The claim that corporations and states routinely and knowingly damage the environment for their own economic interests seems fairly uncontroversial. To give just one paradigmatic example, it was revealed in 2015 that Exxon had long been aware of research prophesying the effects of manmade climate change, yet continued its practices of oil and gas production, propelling the unsustainable fossil fuel industry and creating high carbon emissions. To reiterate, this is just one example; similar environmental abuses are ubiquitous. Indeed, much damage is even more direct, through deforestation and ocean pollution.
The reason for this, simply, is that such practices have been profitable – and, more to the point, would be shown to be profitable under mainstream economic analysis. If a company is making money, it is doing “well”; if a country has high GDP and is growing economically, it is doing “well”. Here I discuss the proposal of factoring natural capital into economic analysis, whereby the natural world – oceans, forests, mountain ranges and glaciers – are regarded as assets, damage to which depreciates their value in the same way a house is devalued by a broken window. Any conclusion drawn will be tentative, but it seems that the concept of natural capital, though practically helpful in many cases, is ultimately insufficient to protect the environment.
The idea is this: if environmental assets are considered in national balance sheets, environmental damage will be disincentivized. The Dasgupta Review advocates this; reporting on the review, Fred Lewsey has observed that currently, the destruction of a forest in favour of a shopping centre would contribute to GDP only the value of the shopping centre, with no deductions made for the environmental damage. (Forests reduce carbon levels in the atmosphere and promote biodiversity, to give two examples of the benefits they confer to us.)
If, however, the capital value of nature becomes an operative variable in economic analysis, damage to the environment would doubtless decrease. This follows almost with logical certainty; an inclusion of natural capital would surely transform many projects from “profitable” to “loss-making”. Indeed, in The Price of Inequality, Nobel-laureate Joseph Stiglitz recalls that when he suggested employing some sort of “Green GDP” metric, congress members representing coal-extracting states were willing to preclude funding for the research area, while the industry itself responded “with vehemence.” Clearly, the idea of natural capital is anathema to many whose interests lie with the perpetuation of practices such as deforestation and pollution. The current metric of GDP fails to account for environmental damage; using natural capital would incentivize governments to promote more environmentally-friendly projects. Biodiversity and sustainability would likely improve.
But is it enough to merely “improve”? Are such improvements even guaranteed? And, more philosophically, is “capital” even a valid way to categorize features of the natural world? Sadly, it seems that the answers to all three questions render the case for natural capital, at best, incomplete. Contributing to The Guardian, Dominic Rayner observes that natural capital valuations might protect the Amazon rainforest, but areas of local woodland are not so clearly safeguarded, as they’d be given a far lower value. Moreover, Büscher and Fletcher have noted that natural capital valuations paradoxically would lead to destroying in order to protect. By sustainable activity in one area (geographical or economic), unsustainable activity in another would be justified. Of course, one might object that as long as the net result is not negative, these valuations remain either good or benign. To be sure, they are better than many current practices. But they are clearly not iron-clad defenders of nature.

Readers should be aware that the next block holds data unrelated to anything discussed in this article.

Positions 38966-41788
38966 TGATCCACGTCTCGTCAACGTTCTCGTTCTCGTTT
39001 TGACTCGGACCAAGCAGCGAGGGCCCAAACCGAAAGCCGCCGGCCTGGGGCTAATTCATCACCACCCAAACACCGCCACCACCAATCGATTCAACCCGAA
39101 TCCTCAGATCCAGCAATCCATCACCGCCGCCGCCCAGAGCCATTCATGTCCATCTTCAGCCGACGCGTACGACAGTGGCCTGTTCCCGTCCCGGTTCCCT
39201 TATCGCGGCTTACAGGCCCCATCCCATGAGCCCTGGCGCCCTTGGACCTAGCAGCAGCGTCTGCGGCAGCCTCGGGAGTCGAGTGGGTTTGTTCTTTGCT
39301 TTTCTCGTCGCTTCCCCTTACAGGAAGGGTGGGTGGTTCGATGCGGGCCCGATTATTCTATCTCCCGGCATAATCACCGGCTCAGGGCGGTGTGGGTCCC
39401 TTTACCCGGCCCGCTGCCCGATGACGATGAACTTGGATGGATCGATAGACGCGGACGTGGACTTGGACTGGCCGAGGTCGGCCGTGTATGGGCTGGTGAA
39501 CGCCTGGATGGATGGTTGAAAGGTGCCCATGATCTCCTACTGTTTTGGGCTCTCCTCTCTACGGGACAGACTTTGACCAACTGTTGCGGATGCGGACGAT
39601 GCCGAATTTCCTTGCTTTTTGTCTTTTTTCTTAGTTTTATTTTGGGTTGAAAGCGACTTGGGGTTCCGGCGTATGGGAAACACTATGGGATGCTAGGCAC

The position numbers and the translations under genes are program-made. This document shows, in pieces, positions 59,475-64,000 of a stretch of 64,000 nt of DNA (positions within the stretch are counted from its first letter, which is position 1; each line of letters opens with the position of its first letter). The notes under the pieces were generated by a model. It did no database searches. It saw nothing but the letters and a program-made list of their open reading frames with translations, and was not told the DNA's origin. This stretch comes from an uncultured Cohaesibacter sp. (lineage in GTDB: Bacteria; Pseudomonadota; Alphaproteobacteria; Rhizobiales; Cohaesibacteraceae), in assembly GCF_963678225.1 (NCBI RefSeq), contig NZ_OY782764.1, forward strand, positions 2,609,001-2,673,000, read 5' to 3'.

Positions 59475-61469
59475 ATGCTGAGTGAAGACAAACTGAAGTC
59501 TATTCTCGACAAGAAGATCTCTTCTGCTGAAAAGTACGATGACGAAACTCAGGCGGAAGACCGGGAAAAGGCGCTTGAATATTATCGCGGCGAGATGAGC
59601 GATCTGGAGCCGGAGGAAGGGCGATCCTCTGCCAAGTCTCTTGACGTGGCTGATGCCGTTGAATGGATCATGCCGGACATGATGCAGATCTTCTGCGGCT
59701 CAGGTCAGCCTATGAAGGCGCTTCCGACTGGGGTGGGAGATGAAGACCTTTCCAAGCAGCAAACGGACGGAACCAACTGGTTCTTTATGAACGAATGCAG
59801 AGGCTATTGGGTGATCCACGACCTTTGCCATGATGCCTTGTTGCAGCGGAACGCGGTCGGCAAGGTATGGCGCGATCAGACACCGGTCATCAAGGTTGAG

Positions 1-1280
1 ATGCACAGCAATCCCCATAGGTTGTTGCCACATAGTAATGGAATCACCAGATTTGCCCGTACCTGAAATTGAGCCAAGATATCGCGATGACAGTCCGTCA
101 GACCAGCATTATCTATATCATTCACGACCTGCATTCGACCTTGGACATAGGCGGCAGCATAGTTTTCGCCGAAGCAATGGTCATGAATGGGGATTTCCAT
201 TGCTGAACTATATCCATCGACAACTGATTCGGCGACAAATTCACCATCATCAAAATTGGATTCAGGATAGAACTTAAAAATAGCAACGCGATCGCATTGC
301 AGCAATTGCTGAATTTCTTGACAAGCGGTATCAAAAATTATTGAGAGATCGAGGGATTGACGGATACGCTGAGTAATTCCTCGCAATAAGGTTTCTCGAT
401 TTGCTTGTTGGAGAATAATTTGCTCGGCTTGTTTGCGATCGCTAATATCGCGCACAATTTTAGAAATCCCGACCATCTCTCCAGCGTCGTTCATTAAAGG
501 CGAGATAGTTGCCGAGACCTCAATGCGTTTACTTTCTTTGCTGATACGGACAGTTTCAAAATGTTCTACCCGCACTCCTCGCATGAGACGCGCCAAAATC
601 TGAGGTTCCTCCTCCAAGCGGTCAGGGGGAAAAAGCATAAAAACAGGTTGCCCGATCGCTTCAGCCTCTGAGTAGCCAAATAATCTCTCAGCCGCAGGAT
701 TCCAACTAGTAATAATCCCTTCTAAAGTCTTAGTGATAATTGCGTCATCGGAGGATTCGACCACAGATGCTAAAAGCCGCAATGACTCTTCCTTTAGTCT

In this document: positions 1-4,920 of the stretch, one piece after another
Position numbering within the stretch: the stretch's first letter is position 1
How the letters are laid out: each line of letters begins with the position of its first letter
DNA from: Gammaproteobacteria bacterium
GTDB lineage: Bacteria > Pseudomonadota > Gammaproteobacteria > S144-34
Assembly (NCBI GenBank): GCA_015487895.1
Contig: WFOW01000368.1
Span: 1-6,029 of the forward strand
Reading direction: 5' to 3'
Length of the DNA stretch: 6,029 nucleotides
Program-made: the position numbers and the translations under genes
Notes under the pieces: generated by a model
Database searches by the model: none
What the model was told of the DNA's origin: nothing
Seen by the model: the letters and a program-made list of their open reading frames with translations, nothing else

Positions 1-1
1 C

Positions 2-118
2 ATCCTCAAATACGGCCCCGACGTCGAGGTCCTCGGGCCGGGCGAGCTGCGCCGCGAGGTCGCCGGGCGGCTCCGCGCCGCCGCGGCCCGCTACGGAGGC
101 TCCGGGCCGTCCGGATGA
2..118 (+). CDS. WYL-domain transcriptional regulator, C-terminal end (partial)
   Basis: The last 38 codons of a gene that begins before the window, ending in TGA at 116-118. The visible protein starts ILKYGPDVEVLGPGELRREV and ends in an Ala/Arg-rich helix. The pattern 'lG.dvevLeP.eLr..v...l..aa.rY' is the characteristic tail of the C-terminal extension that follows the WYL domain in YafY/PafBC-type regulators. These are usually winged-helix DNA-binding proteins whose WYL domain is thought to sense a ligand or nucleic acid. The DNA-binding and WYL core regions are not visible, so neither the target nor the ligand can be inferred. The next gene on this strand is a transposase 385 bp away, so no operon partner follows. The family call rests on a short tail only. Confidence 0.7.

Moreover, drawing on Piketty’s discussion of foreign assets in Capital in the Twenty-First Century, I would note that entire geographical areas could be destroyed, compensated for by foreign companies or governments employing sustainable measures in their own countries. For the owner-countries, the balance sheets are good; for the owned-countries, nature is decimated.
A final practical point is that, though conceptualizing natural capital might make for good macroeconomic analysis and evaluation, short-term incentives would remain unchanged. That is, the profit motive for corporations would remain. Monbiot has illustrated this with the example of a developer buying mangrove forests because creating shrimp farms would benefit them, even though what they gain is less than the “natural capital” locals would lose. That is, there’d be a loss in terms of natural capital, but such loss would not touch the developers. Especially in the age of globalization, corporations and governments could either justify destroying one environment by protecting another, or do away with the environment altogether for only self-interested, short-term gains.
Fundamentally, as Monbiot has satirically observed, any valuations of nature would be absurd, abstracted and far-removed from reality to the point of unrecognizability. The value of nature cannot possibly be reduced to quantitative data to be used in economic analysis; the value is simultaneously economic, aesthetic, and worldwide. While attempting such reduction certainly would be beneficial in many areas, it seems not to be the best possible solution to the problems of environmental damage and climate change.